Does the idea of asking for a letter of recommendation make you want to curl up in the fetal position?
Guess what? You’re not alone in those feelings.
And lucky for you, we have some tips and tricks to help you conquer your fears and make your college application shine.
Letters of recommendation help college admission officers get to know you “beyond the application.” Sometimes, that can mean reinforcing certain traits that are present in your essay or activities. It can also highlight your leadership skills, sense of humor, and being a team-player. They can also reveal new ones like creativity, thoughtfulness, and your competitive spirit.
Since we’re over a year into a pandemic, you may have fallen out of touch with the people you would normally ask for a recommendation. That’s okay! This past year has been strange territory for all of us.
Let’s explore why utilizing brag sheets may be the key to getting those letters of recommendation done.
Letters Of Recommendation & Brag Sheets
Asking for letters of recommendation may be a scary thought for some. Keep reading to learn how to stop stressing and get the glowing letters of recommendation you deserve.
Are you looking for more guidance through the college application process? Bright Futures is here to help. Contact us to learn more about how we can help you navigate the process.
Taking The First Step Towards A Successful Recommendation Letter
So how do you get one of these insightful, detailed letters from a teacher, coach, or mentor?
Well, first you need to ask them if they would be willing to write one for you. The best time to do this is in the late spring of junior year. If that time has already passed, reach out to your people as soon as possible.
Once they’ve agreed, it’s standard procedure to present the recommender with a resume or a “brag sheet.” A brag sheet is something that goes beyond a list of activities.
Some recommenders might say to ask them again in the fall but will take the opportunity to write the letter over the summer. So go ahead and send your brag sheet so they’ll have all the information they need when they sit down to write your letter.
Additionally, it also asks for you to list your strengths, personality traits, interests, and sometimes more. Check with your high school counselor to see if they have a standard form they use for recommendation letter brag sheets.
Mastering Brag Sheets
Creating a brag sheet might feel weird, but the benefits will be worth it. To help, here is some advice for completing your brag sheet.
Need help sorting out your brag sheet? Reach out to Bright Futures to get your college application process moving in the right direction.
Be Specific And Use Detailed Examples To Validate Your Assertion
Have you heard the phrase show don’t tell? Whether or not this is something you’ve done before, you’re about to get some practice.
Here is a great example of two different versions of describing your strengths. One simply states the strength and expects the reader to take them at their word. The other details an example of putting their problem-solving skills to work.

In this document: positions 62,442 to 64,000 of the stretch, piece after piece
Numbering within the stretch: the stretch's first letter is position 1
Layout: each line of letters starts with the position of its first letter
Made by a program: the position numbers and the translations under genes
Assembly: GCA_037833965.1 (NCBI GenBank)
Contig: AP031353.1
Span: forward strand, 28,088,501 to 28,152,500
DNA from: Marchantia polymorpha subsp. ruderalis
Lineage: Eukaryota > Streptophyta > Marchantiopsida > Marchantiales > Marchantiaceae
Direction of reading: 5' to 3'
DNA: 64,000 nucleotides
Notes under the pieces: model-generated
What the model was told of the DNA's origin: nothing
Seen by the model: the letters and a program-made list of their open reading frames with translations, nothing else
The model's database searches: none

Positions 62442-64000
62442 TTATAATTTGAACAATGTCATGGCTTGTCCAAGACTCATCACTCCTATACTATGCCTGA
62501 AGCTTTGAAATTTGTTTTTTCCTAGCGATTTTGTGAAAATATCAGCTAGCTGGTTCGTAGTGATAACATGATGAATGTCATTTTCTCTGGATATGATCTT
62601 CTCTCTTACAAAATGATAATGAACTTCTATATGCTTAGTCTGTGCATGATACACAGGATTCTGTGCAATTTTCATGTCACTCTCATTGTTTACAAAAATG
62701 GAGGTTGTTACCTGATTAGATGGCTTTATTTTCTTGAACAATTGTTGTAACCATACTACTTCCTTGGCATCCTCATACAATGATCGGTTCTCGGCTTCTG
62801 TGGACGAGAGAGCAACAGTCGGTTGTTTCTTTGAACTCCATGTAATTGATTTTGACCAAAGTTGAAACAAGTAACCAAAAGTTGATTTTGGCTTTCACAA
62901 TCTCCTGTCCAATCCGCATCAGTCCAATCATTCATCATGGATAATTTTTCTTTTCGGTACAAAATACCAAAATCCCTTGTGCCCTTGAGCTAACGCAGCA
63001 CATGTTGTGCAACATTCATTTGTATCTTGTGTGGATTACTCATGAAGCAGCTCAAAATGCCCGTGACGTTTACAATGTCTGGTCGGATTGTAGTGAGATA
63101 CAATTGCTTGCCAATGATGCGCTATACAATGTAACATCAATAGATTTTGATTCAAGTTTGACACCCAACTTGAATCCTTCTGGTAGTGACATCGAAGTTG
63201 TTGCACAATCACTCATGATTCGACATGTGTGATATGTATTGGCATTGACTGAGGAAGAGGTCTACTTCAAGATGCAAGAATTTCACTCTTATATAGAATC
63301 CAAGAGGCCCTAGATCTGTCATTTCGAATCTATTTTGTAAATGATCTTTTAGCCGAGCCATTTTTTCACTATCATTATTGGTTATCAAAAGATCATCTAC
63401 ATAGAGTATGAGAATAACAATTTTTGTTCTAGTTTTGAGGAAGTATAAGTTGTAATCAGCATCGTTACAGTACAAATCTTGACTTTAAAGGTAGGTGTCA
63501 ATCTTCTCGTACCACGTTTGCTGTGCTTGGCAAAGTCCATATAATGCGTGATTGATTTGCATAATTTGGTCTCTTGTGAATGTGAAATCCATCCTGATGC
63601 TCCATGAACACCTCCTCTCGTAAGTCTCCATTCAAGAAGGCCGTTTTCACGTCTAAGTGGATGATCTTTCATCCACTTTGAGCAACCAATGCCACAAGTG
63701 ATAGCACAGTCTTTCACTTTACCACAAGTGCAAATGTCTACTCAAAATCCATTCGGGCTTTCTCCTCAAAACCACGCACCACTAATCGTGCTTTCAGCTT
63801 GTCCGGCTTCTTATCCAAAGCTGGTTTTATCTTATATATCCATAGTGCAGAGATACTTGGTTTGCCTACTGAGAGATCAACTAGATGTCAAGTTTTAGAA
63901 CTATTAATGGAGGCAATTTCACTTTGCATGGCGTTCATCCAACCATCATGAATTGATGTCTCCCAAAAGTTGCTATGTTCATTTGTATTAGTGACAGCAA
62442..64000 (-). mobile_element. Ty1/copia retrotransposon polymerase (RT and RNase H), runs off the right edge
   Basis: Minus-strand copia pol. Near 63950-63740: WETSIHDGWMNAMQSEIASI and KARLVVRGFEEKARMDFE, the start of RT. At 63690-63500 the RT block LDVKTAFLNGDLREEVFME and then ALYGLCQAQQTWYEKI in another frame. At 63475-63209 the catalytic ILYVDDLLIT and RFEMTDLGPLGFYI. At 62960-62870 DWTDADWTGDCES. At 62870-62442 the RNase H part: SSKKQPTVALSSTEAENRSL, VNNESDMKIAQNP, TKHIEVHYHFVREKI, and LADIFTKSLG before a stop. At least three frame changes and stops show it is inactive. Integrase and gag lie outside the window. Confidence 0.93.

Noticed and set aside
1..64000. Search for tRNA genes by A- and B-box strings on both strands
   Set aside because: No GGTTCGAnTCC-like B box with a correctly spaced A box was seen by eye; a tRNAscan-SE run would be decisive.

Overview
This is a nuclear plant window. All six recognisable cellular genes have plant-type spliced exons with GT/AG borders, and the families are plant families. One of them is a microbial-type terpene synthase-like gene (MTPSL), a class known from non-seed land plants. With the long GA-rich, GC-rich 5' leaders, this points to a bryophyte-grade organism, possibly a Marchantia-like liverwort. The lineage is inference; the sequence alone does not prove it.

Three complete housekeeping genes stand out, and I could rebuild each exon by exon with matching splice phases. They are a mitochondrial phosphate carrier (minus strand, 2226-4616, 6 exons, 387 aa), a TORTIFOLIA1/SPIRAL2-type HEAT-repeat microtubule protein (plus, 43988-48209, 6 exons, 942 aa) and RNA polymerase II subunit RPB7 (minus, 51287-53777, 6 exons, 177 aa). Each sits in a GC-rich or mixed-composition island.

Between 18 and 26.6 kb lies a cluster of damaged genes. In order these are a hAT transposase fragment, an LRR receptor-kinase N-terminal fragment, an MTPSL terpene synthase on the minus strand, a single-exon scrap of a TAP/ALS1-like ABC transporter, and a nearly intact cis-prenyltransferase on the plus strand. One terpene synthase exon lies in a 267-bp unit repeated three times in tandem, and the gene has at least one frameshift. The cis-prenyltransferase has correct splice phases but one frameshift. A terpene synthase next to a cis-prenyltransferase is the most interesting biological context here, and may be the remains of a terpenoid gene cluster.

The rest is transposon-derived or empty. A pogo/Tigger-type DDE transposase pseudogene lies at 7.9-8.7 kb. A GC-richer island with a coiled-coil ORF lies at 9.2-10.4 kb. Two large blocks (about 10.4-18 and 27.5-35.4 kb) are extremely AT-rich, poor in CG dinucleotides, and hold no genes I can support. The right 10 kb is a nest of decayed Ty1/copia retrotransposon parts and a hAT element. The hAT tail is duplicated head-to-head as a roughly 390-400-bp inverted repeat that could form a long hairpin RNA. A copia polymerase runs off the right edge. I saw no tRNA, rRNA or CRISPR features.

Do this: I believe creative problem solving is one of my strengths. An example of this is when COVID prevented the Yearbook staff from taking pictures of students. So I decided to ask students to send me pictures of themselves doing virtual learning activities.
Not this: I believe creative problem solving is one of my strengths. For example, I helped my Yearbook team with some issues we encountered this year.
Be Honest Always
Although it may be tempting, don’t make up interests or strengths that you believe sound impressive. Instead show the real you.
Trust me, trying to make up examples that also aren’t true is not worth the effort. Also, getting caught in a lie isn’t a good look and could have more serious repercussions.
You are awesome. Be proud of your innate strengths and unique personality.
Be Direct And Stay On Topic
Keep in mind the point of the brag sheet. You’re supplying the writer of the recommendation letter with content. They’re doing you a favor, so make it as easy as possible for them.
Don’t make recommenders guess what you want them to write. State things in a clear manner. Look at the detail in the following examples of what to do and what not to do.
Do this: I have a passion for science and plan to do research in the field of biology to further the field of epidemiology. Currently I am interning with an epidemiologist for the City of XYZ and helping them document research.
Not this: My favorite class right now is AP Physics, but I also liked biology in 9th grade. I think I want to study something science-related and be a doctor one day.
Realize That COVID-19 Has Been A Strange Time For Everyone
Many students are worrying about asking for a letter of recommendation from a teacher with whom they’ve had little to no interaction this year because of COVID.
However, this is why providing a brag sheet or resume is vital. Most teachers are not asking for you to give examples specific to their classroom. Although if you can, great! The recommender wants to know who you are beyond your grades and Zoom ID.
Furthermore, if you are asking a current teacher, then participate and interact as much as possible in class. Join in on classroom chats. Email your teacher when you have questions or want clarification on an assignment. Keep notes on your role in group projects. All of this helps a teacher get to know you!
Need More Help With College Applications?
You’re in the right spot. Bright Futures works with high school students to help them through the entire college application process. Learn more by visiting our website.
If you’re ready to schedule a consultation, email us at [email protected] or give us a call (281) 486-0023.